So, a further suggestion one might make here is to read news reports of sexual assault and sexual harassment that are grounded in the perpetrator’s lawsuit with a very critical eye. The fact remains that speaking out when one has been victimized is an extraordinarily painful and difficult thing to do. It is not undertaken lightly. (Research shows that the rate of false reporting for sexual assault is very low, in the range of 2-8%; see http://ndaa.org/pdf/the_voice_vol_3_no_1_2009.pdf). We as a community can help protect victims, and prevent further victimization, by giving them the benefit of the doubt in our discussions and in our own private beliefs.Report

Heidi Howkins Lockwood
Heidi Howkins Lockwood
6 years ago

CrimLaw et alia:

Currently the best general (non-university-specific) resource for answering questions about what Title IX requires, including who is a responsible employee, is the OCR’s 2014 Q&A document: http://www2.ed.gov/about/offices/list/ocr/docs/qa-201404-title-ix.pdf

On p. 15 of the Q&A, the OCR specifies that a responsible employee is any employee “who has the authority to take action to redress sexual violence; who has been given the duty of reporting incidents of sexual violence or any other misconduct by students to the Title IX coordinator or other appropriate school designee; or whom a student could reasonably believe has this authority or duty.” This concept is *broader* than the legal definition of a responsible employee. As the OCR notes in footnote 23 of the Q&A: “The Supreme Court held that a school will only be liable for money damages in a private lawsuit where there is actual notice to a school official with the authority to address the alleged discrimination and take corrective action. Gebser v. Lago Vista Ind. Sch. Dist., 524 U.S. 274, 290 (1998), and Davis, 524 U.S. at 642.”

Although the standard provided in the Q&A refers to “sexual violence,” not sexual harassment/misconduct, in a note the OCR makes it clear that the same standards apply to sexual violence and “other forms of sexual harassment.” And, in general, it doesn’t make sense to draw a clear line between the way we handle sexual assault and the way we handle other forms of sexual misconduct, given that in many cases it is not immediately clear whether the incident constituted assault (victims can be slow to reveal all the details, and sometimes the impact of trauma interferes with recollection of the details) — and, in general, responsible employees should not be the ones to determine what is and is not assault. As I’ve remarked elsewhere — see, e.g., http://feministphilosophers.wordpress.com/2014/07/26/a-reply-to-leiter/ — I think the focus should be not on whether there was penetration, or the particular nature of the harm inflicted, but rather the nature of the experience of the harm, and the degree to which an individual’s sexual autonomy is threatened or compromised.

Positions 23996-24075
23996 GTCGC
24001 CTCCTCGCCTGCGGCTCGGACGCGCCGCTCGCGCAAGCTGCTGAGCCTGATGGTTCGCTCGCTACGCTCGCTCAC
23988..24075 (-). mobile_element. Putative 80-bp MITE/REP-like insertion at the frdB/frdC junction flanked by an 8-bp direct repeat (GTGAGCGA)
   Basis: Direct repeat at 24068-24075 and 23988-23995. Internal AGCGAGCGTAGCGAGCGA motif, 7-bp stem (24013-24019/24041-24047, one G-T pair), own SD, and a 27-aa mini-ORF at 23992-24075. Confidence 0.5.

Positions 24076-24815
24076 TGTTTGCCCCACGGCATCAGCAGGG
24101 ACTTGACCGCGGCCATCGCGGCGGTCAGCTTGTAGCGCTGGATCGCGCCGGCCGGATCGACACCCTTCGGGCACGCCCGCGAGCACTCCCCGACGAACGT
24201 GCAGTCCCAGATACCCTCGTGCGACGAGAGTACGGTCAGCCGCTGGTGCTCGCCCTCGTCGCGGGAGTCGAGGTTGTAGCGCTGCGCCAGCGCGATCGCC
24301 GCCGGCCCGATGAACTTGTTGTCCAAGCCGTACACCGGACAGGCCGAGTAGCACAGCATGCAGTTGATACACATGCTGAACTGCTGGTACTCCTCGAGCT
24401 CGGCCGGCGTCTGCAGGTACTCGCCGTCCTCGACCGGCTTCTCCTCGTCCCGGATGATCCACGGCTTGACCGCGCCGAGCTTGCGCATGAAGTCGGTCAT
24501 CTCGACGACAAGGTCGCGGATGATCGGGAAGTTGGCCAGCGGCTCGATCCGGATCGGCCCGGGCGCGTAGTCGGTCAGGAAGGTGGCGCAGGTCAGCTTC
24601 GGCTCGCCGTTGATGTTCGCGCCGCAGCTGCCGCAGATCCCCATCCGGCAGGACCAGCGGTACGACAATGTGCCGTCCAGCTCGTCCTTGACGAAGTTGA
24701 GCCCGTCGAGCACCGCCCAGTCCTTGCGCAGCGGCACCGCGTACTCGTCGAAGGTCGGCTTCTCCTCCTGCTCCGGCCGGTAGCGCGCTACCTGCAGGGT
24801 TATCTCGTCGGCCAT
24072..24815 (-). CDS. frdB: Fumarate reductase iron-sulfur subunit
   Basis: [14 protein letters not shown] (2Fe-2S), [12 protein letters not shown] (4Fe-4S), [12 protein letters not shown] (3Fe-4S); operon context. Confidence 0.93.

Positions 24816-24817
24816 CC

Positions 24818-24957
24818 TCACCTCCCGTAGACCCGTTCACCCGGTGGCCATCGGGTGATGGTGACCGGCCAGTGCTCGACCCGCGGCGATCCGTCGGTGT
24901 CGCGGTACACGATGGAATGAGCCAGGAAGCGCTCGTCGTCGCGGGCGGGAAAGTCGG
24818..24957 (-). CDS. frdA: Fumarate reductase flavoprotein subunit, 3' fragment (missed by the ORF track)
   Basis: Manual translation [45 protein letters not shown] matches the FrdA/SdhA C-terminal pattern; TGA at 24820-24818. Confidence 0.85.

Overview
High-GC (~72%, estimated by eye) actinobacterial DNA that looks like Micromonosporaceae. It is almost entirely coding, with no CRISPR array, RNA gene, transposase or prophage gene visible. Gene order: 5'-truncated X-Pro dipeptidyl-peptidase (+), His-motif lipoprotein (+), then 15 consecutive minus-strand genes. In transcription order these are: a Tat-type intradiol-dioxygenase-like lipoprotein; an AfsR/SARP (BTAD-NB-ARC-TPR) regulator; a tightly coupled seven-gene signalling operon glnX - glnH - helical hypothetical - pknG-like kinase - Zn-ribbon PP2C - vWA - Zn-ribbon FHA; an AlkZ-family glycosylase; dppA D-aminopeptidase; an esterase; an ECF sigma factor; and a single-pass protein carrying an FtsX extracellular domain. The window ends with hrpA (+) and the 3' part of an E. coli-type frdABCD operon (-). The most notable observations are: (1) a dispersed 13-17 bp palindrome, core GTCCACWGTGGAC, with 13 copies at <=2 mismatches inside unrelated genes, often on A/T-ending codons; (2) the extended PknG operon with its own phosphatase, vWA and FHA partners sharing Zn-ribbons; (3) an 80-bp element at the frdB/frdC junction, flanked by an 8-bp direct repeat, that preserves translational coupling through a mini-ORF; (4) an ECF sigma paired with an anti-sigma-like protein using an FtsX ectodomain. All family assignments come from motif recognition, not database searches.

In any case, the first of prong of the OCR’s characterization of a responsible employee seems clear, and since institutions have the ability to determine who they give the authority to take action to redress sexual harassment/misconduct, this prong seemingly provides an institution with some latitude to self-determine who is a responsible employee and therefore whose notice of an incident triggers the institution’s obligation to act.